Recently, an Associated Press article asked "How much longer can film hold on?"   The number of users has plummeted dramatically, and declining sales numbers indicate impending doom. Ironically enough, the first Brownie sold in 1900 for just $1.  Over a century later, it appears we have come full circle.

Here are some images I've recently taken using faux-film. They were all shot in Hipstamatic with the iPhone 4, John S lens, and Ina's 1969 film option.  I'd like to hear your thoughts on this topic. 








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Fix Your Focus With Just a Click - Lytro Revealed


If you have yet to hear about Lytro, this interactive photo above is a must see!  Simply click the arrow in the bottom right corner of the image to get started.  As you click around the image, prepare to be amazed as your focus completely changes!

While it will not fix a blurry image that suffers from camera shake, it clearly is effective at changing the plane of focus.  We think it's rather amazing technology but it definitely has the potential to encourage sloppy technique.  As covered in our Complete Course in Professional Photography, it's always best to get the image right in the camera at the time of the exposure.  This eliminates needless hours spent behind a monitor attempting to fix the error.  Of course it's nice to know a tool exists that can change a throwaway image to a keeper. 

Here's an informative video detailing more of its capabilities.



What are your thoughts on this technology?



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When Photography Was Powered by Candlelight

In the days before cameras and sophisticated photographic technology, we relied on different processes to capture the human image. I was really drawn to this video from Mark Osterman, a photo process historian (yes, there are such people!) at the George Eastman House International Museum of Photography and Film in Rochester, NY.  


Mark Osterman: f295 Symposium on 21st Century Photography


First, if you haven’t been to this world-class institution—the world’s oldest photography museum, housed in a glorious Colonial Revival mansion—you’re missing out; this is a must-see destination for any photographer. You’ll see some amazing early photographic equipment and unforgettable images from all over the world.

Osterman actually built his own physionotrace, which he used in the video. A 1783 French invention, with modifications made continually throughout the early 1800s, the device allows an operator to use candlelight to trace a person’s physiognomy, specifically the profile. The result is a silhouette (here’s mine), which got its name from French finance minister Etienne de Silhouette; he enforced severe wartime economic policies in 1759, and his name started to become associated with anything cheap—and cutting a profile from black card was the least expensive way to record what a person looked like.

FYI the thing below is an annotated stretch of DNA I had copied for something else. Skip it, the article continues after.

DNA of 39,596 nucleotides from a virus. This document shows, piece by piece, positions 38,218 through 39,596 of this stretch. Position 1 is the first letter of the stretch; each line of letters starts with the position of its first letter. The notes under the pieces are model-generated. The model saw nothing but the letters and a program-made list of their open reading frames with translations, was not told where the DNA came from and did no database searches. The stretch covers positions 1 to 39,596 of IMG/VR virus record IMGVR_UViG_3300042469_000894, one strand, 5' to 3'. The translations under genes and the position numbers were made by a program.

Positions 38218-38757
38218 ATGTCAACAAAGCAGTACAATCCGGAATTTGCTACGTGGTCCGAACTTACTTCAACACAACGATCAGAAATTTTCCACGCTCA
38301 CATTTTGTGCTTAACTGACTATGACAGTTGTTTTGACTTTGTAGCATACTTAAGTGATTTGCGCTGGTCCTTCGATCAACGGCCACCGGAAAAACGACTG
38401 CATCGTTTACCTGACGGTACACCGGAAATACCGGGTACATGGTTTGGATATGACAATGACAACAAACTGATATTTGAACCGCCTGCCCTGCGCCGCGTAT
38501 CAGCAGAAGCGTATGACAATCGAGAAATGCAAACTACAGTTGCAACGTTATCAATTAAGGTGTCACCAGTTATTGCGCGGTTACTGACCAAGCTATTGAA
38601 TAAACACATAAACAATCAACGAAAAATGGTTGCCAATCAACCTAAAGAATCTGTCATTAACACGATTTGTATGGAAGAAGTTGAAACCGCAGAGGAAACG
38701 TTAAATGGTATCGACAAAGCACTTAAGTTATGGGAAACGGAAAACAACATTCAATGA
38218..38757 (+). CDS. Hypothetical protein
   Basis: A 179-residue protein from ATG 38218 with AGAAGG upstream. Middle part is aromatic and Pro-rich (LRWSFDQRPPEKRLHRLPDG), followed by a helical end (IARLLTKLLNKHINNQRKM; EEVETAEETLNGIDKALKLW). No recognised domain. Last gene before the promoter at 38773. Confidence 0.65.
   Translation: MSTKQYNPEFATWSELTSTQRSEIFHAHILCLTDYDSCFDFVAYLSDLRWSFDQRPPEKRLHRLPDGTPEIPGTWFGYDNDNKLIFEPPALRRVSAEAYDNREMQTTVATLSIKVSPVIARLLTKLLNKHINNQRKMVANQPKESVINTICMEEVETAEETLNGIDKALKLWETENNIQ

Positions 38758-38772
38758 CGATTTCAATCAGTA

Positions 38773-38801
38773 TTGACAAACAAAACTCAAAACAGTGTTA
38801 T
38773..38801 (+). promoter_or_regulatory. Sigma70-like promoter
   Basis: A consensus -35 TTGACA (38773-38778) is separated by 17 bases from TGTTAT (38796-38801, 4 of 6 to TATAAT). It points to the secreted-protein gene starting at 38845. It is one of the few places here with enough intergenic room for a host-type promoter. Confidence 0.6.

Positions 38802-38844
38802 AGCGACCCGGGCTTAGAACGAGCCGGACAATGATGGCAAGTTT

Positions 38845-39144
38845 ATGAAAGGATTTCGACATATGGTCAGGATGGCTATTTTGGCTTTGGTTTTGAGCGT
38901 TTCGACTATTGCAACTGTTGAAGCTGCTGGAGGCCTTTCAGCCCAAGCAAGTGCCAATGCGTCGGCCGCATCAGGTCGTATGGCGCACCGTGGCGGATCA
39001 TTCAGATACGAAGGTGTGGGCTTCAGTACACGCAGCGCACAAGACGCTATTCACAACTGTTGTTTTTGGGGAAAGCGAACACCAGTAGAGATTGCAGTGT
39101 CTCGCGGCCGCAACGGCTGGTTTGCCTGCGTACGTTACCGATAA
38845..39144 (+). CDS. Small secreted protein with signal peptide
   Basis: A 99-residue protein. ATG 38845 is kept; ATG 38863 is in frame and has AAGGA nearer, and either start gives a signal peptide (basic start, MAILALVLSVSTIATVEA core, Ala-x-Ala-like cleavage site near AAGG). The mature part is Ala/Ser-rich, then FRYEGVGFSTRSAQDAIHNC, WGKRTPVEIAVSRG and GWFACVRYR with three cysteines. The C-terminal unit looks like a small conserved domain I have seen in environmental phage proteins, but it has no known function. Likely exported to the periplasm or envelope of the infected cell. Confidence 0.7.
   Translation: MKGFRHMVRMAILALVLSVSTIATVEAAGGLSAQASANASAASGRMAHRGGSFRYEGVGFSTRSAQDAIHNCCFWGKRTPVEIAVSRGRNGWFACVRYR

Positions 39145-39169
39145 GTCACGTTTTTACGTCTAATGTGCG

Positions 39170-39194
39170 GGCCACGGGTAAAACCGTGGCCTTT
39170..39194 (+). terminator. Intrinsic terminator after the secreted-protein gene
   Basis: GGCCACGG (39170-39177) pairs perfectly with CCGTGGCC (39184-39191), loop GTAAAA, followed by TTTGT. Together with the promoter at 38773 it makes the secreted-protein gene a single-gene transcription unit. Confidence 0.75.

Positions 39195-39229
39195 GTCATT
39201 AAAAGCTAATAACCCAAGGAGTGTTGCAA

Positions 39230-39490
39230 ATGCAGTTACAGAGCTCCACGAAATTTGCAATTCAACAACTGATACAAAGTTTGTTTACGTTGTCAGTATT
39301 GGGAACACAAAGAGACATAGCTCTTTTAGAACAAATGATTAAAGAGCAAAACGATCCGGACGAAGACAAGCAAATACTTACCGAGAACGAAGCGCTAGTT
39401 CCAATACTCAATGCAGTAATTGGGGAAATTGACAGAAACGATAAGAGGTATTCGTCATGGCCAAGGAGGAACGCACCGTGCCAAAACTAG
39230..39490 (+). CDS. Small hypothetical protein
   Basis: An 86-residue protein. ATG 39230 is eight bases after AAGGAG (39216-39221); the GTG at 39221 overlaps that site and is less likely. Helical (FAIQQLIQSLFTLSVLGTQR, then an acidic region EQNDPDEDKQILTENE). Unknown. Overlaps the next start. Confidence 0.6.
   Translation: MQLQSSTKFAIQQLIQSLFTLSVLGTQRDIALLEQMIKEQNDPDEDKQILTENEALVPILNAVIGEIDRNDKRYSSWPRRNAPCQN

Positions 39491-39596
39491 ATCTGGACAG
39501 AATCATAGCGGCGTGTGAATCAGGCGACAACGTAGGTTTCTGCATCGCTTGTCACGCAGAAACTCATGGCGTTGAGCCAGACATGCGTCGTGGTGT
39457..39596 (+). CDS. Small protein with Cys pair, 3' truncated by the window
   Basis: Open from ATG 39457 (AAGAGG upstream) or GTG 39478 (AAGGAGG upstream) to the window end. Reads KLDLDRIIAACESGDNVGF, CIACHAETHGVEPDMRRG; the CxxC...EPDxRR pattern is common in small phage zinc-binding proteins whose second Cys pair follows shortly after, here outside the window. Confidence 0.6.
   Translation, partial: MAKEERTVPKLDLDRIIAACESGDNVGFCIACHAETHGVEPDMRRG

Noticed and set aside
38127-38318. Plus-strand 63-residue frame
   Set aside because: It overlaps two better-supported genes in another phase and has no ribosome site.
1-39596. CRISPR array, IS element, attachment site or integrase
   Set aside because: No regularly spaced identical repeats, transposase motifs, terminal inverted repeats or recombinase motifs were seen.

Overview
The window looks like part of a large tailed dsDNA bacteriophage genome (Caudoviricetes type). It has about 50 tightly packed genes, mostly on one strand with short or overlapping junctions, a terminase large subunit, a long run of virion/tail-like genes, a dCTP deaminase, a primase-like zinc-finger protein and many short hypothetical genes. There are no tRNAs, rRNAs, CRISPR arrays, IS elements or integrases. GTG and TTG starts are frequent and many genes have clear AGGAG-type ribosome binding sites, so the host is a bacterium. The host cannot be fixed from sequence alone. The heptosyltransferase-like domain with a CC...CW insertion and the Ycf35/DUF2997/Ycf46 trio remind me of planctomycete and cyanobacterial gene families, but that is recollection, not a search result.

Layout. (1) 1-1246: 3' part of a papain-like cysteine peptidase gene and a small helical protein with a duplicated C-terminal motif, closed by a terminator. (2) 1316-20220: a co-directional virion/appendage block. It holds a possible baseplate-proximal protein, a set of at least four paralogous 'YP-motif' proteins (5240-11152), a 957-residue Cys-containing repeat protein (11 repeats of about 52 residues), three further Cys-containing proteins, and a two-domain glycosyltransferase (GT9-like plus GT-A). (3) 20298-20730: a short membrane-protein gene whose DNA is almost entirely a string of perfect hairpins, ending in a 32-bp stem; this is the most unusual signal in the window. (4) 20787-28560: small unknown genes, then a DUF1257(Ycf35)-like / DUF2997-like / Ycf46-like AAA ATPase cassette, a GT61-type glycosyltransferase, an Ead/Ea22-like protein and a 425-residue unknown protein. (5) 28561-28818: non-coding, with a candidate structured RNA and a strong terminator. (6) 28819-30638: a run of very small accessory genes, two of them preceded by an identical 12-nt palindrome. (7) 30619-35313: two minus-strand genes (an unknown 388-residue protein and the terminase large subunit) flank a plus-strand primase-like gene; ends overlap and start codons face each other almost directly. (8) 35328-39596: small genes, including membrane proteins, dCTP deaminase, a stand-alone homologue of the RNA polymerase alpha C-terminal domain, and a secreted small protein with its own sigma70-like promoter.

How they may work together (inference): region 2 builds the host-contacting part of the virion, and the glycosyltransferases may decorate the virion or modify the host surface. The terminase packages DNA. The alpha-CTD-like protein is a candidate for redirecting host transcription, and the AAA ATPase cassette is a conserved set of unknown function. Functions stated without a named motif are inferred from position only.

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Internet Browsers - Which one do you use? Which one should you use?

As a school that specializes in distance education in photography, the NYIP staff keeps a close eye on
our Web site analytics. Recently we noticed that Apple’s Safari had jumped up the list of browser types
our visitors are using to second place. Nearly 25% of the people who visit our site are doing using the
Safari browser. This simple fact generated quite a bit of discussion around the office. Some people
balked saying that their favorite browser is so much better than Safari while some defend Safari based on recent improvements especially in security and privacy options. There was also some speculation as to why suddenly more people are using Safari. Is it because more traffic is coming from iPhones, iPods and iPads all of which use the Safari browser? Is it because, as a photo school, our students are more likely to be on Apple computers? Or is it simply that Safari's latest version is better and is converting PC users? I'm not going to pretend to be an Apple engineer or marketing agent so I won’t give concrete answers to these questions, but I do know that when I check our sites on the go it is always Safari, because I’m using an iPhone.

It will probably come as no surprise that the largest number of users are still on some version of
Microsoft’s Internet Explorer (IE). IE has been and will probably continue to be the most widely used
Internet browser. It is preinstalled on every version of Windows that is shipped, and Windows is still
overwhelmingly the most used operating system for desktop and laptop PCs. For full disclosure, our Web
visitors use IE, Safari, Firefox and Chrome - in that order. This got us wondering, what browser do you
use and why?